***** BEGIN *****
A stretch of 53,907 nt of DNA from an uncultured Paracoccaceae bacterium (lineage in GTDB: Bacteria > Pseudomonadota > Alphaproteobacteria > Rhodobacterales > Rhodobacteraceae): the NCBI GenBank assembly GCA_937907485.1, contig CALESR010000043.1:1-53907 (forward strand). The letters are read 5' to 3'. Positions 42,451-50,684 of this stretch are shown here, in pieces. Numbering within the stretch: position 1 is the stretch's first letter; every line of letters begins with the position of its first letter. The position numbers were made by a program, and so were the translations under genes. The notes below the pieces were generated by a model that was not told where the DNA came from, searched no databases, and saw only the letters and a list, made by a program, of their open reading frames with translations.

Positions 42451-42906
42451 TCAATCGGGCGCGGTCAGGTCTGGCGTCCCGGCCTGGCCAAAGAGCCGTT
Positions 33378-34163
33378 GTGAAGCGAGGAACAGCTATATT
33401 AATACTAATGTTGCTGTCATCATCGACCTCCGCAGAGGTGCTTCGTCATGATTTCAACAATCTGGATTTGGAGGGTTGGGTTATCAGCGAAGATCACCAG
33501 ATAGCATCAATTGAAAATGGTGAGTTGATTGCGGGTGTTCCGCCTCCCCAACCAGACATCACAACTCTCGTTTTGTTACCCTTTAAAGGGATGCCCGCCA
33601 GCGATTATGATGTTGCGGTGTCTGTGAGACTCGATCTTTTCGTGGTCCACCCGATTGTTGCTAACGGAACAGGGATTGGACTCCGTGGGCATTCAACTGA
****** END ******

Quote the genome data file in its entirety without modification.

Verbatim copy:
A stretch of 53,907 nt of DNA from an uncultured Paracoccaceae bacterium (lineage in GTDB: Bacteria > Pseudomonadota > Alphaproteobacteria > Rhodobacterales > Rhodobacteraceae): the NCBI GenBank assembly GCA_937907485.1, contig CALESR010000043.1:1-53907 (forward strand). The letters are read 5' to 3'. Positions 42,451-50,684 of this stretch are shown here, in pieces. Numbering within the stretch: position 1 is the stretch's first letter; every line of letters begins with the position of its first letter. The position numbers were made by a program, and so were the translations under genes. The notes below the pieces were generated by a model that was not told where the DNA came from, searched no databases, and saw only the letters and a list, made by a program, of their open reading frames with translations.

Positions 42451-42906
42451 TCAATCGGGCGCGGTCAGGTCTGGCGTCCCGGCCTGGCCAAAGAGCCGTT
Positions 33378-34163
33378 GTGAAGCGAGGAACAGCTATATT
33401 AATACTAATGTTGCTGTCATCATCGACCTCCGCAGAGGTGCTTCGTCATGATTTCAACAATCTGGATTTGGAGGGTTGGGTTATCAGCGAAGATCACCAG
33501 ATAGCATCAATTGAAAATGGTGAGTTGATTGCGGGTGTTCCGCCTCCCCAACCAGACATCACAACTCTCGTTTTGTTACCCTTTAAAGGGATGCCCGCCA
33601 GCGATTATGATGTTGCGGTGTCTGTGAGACTCGATCTTTTCGTGGTCCACCCGATTGTTGCTAACGGAACAGGGATTGGACTCCGTGGGCATTCAACTGA